A great story about the 5 pm Sunday Afternoon prospect that turned into a move-in.
This is not technically a tour story because I ended up with a gimped up foot (almost all better now) and could hardly hobble around the house and office, let alone go visit a community. But what I have for you is an even better story that was sent to me in response to my week #11 tour where I showed up at 5 pm on a Sunday afternoon.
Keystone Senior Living
I have developed a friendship with Kent Mulkey, the executive Director of Keystone Place at Legacy Ridge in Westminster, Colorado. This was a 2013 and 2014 Caring.com top rated Caring Star Community. Kent sent me this timely story. Keystone has a 24/7, on call protocol for inquiries and it really means 24 hours a day, 7 days a week. While they essentially never get calls after about 7 pm, they want the marketplace to know that there is always someone available if a family hits a crisis point. It looks like this: Kent, the Executive Director, and two of his sales people, live within 10-15 minutes of the community and one of them is always on call for new prospects. During the hours when there are no sales or management people on site, the calls that go to the sales office are automatically forwarded to one of the three on-call people’s cell phone and it is mandatory that they answer their phones. In addition, their concierges are trained to provide beverages, etc. while the sales person has time to get to the property. Interestingly, they have never had someone refuse to wait for the sales person to get there.
Sunday Afternoon at Keystone
It was just this past Sunday afternoon that a woman and her brother stopped by looking for help. She was frazzled, defensive, scattered and baffled as to what to do with their Mom. Did she need memory care, assisted living or something else? The daughter wasn’t even sure. She was clear that she had looked, or would be looking, at several places. but she agreed to wait for a salesperson. When, Cathy, the sales person got to the community she discovered that the Mom in question was in a nearby skilled nursing building and was done with Rehab. The skilled facility staff was pushing to have her stay in skilled as a long-term resident because of her “bad dementia”. Rather than push for the sale, Cathy suggested the right thing to do was have the director of resident care go visit Mom in the skilled nursing building in an effort to help the family decide what was best for her. Keystone had just two open units at the time, one in memory care and the other in assisted living. The sales person promised to keep both available until they figured out the right move, even if that meant Mom staying in skilled nursing. This was a great customer service thing to do. It left the decision completely in the resident’s family and, because of that freedom, the family said they would not be looking anywhere else. On Wednesday, three days later, the family signed the resident agreement and Mom was scheduled to move in the following weekend(this weekend). As they were working through the move-in details the daughter said to Cathy, “Thank you so much for giving up part of your weekend to come meet with us.” The Keystone mind-set says that we are here to serve our residents, their families and the community 24/7. It paid off with this move-in and it results in a 98.5% average occupancy rate.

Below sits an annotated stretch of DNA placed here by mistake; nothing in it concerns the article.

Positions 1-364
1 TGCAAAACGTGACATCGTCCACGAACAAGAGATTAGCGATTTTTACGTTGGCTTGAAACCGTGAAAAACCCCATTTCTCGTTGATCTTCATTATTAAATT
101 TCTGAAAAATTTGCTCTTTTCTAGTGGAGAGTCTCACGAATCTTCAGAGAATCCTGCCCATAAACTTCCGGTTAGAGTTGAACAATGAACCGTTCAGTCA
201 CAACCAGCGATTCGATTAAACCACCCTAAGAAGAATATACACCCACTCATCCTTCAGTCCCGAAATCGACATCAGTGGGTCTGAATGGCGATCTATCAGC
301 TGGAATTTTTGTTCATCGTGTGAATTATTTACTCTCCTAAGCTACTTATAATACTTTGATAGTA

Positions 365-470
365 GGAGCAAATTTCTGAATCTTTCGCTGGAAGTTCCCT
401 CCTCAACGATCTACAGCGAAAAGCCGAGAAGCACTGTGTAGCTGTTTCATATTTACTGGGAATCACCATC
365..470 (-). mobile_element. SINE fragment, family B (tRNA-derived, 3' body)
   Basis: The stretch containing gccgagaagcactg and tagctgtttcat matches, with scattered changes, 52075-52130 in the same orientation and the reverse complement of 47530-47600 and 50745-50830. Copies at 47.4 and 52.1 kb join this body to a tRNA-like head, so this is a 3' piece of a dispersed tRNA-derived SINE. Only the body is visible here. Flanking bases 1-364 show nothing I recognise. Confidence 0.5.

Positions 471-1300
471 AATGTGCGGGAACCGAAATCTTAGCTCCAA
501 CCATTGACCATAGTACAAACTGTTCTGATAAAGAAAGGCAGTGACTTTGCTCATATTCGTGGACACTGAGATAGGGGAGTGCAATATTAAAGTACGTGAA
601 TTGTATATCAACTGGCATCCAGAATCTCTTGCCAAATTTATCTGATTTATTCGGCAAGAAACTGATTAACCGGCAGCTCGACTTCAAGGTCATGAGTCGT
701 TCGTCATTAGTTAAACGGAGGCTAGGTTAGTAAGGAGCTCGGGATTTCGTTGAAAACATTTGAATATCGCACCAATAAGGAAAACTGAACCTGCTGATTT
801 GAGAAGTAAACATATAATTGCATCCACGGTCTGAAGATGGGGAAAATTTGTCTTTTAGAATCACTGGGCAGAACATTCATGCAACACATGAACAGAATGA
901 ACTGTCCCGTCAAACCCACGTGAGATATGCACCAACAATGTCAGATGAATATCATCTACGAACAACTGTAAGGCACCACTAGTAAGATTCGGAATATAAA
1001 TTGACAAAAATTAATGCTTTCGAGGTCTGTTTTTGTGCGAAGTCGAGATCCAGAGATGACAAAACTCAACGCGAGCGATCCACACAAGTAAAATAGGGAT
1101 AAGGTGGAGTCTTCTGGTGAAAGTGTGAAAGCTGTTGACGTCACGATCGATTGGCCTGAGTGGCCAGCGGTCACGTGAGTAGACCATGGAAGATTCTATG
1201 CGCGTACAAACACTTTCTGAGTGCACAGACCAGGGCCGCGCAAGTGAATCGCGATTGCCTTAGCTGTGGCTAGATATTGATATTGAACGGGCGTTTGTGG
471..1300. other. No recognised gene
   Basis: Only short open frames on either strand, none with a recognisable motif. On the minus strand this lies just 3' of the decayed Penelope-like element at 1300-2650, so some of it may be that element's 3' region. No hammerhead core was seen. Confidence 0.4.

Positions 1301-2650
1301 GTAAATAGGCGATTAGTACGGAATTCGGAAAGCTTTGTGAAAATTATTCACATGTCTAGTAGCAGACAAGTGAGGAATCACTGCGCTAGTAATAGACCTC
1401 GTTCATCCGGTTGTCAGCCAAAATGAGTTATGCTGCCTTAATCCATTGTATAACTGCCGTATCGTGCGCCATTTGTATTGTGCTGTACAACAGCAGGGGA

It is funny to me because, with a 98.5% plus occupancy rate, Keystone could arguably see this on call system as an unnecessary bothersome burden. As something that just costs them extra dollars when someone comes in from home . . . and yet they are full. Not having this system might well have cost them a move-in and may be they reason they stay close to full. Part Two: It’s All About the Culture